Thyroid state regulates gene expression in human whole blood
Journal of Clinical Endocrinology and Metabolism , Volume 103 - Issue 1 p. 169- 178
Context: Despite the well-recognized clinical features resulting from insufficient or excessive thyroid hormone (TH) levels in humans, it is largely unknown which genes are regulated by TH in human tissues. Objective: To study the effect of TH on human gene expression profiles in whole blood, mainly consisting of T3 receptor (TR) a-expressing cells. Methods: We performed next-generation RNA sequencing on whole blood samples from eight athyroid patients (four females) on and after 4 weeks off levothyroxine replacement. Gene expression changes were analyzed through paired differential expression analysis and confirmed in a validation cohort. Weighted gene coexpression network analysis (WGCNA) was applied to identify thyroid state-related networks. Results: We detected 486 differentially expressed genes (fold-change .1.5; multiple testing corrected P value, 0.05), of which 76% were positively and 24% were negatively regulated. Gene ontology (GO) enrichment analysis revealed that three biological processes were significantly overrepresented, of which the process translational elongation showed the highest fold enrichment (7.3-fold, P = 1.8 3 1026). WGCNA analysis independently identified various gene clusters that correlated with thyroid state. Further GO analysis suggested that thyroid state affects platelet function. Conclusions: Changes in thyroid state regulate numerous genes in human whole blood, predominantly TRa-expressing leukocytes. In addition, TH may regulate gene transcripts in platelets.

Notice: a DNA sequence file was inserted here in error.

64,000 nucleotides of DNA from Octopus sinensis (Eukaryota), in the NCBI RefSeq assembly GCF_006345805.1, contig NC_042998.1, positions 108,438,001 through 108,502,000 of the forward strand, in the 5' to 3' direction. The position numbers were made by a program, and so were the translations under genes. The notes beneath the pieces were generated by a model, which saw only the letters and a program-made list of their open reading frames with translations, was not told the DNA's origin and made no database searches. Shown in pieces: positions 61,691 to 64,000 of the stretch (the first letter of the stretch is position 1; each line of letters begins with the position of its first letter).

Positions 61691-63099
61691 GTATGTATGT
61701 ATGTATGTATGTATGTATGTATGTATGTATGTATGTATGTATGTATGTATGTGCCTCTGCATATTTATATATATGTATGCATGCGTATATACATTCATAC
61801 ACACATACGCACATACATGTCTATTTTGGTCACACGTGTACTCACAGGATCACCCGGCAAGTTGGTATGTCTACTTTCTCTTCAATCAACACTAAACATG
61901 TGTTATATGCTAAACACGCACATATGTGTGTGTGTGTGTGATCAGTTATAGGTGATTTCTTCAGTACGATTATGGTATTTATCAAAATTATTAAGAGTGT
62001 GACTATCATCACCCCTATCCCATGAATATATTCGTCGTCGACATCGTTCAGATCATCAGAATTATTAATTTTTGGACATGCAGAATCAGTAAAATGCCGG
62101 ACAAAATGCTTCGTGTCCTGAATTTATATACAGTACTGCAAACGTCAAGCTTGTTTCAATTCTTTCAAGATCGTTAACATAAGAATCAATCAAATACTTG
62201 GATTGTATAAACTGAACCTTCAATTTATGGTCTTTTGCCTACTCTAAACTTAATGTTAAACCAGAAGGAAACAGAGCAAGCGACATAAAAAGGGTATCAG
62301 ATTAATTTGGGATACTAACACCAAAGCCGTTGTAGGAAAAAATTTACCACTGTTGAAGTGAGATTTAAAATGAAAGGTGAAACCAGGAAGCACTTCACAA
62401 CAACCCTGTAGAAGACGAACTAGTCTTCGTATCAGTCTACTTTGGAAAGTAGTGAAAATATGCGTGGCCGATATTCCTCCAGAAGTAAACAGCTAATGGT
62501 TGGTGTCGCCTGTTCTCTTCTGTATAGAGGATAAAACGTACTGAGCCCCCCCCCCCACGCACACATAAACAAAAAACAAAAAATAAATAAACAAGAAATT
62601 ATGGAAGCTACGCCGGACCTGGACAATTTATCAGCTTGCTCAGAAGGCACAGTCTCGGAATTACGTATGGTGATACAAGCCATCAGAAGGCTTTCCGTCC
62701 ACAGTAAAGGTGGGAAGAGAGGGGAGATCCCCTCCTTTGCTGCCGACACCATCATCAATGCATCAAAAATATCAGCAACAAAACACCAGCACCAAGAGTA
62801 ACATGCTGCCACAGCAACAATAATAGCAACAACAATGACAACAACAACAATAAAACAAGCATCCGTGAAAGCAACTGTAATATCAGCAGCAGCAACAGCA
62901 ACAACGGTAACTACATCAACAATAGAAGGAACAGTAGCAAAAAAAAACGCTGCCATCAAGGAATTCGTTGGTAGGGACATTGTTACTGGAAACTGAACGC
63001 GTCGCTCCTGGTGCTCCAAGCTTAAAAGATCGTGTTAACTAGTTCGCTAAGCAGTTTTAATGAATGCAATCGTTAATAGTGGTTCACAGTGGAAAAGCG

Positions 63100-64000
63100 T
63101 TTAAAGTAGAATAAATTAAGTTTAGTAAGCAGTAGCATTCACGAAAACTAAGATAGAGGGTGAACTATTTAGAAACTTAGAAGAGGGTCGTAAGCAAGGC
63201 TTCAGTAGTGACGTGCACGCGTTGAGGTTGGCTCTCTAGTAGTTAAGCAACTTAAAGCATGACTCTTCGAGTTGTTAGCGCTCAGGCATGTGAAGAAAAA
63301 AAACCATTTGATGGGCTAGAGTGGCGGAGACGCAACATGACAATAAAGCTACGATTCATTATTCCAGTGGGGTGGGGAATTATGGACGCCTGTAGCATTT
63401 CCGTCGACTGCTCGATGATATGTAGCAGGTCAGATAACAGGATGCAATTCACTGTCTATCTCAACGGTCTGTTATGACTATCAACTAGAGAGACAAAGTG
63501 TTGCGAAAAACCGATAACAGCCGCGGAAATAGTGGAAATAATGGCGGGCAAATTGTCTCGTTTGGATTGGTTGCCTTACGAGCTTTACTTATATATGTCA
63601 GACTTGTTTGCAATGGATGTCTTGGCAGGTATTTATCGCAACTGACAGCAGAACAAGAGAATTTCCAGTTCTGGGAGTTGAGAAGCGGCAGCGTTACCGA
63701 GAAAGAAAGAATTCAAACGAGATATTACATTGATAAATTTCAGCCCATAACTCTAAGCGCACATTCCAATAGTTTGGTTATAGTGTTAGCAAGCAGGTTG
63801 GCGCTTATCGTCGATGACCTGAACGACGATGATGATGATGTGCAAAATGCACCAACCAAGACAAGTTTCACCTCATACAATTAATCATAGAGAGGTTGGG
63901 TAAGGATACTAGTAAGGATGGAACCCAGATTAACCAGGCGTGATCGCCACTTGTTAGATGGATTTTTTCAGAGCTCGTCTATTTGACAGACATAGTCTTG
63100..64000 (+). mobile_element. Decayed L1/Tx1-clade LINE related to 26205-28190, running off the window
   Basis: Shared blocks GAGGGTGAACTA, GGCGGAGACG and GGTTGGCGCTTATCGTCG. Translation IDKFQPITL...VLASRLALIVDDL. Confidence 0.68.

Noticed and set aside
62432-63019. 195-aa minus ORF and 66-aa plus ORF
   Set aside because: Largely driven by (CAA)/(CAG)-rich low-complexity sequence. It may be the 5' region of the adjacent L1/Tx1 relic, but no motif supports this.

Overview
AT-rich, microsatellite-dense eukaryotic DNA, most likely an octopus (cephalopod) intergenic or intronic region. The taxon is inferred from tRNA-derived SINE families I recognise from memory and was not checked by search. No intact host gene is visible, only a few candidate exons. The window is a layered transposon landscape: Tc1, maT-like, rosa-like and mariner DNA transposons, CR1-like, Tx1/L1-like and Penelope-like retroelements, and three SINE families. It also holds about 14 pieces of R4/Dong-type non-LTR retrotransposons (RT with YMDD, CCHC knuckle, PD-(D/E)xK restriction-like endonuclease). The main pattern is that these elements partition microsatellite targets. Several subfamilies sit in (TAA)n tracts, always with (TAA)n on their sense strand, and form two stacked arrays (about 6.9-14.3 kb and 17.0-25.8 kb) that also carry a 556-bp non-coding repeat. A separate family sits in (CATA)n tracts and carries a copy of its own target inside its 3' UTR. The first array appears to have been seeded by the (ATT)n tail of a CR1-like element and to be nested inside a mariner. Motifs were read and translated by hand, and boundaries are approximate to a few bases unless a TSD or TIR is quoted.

|Journal of Clinical Endocrinology and Metabolism|
|Organisation||Department of Internal Medicine|
Massolt, E.T, Meima, M.E, Swagemakers, S.M.A, Leeuwenburgh, S, Van Den Hout-Van Vroonhoven, M.C.G.M. (Mirjam C. G. M.), Brigante, G. (Giulia), … Edward Visser, W. (2018). Thyroid state regulates gene expression in human whole blood. Journal of Clinical Endocrinology and Metabolism, 103(1), 169–178. doi:10.1210/jc.2017-01144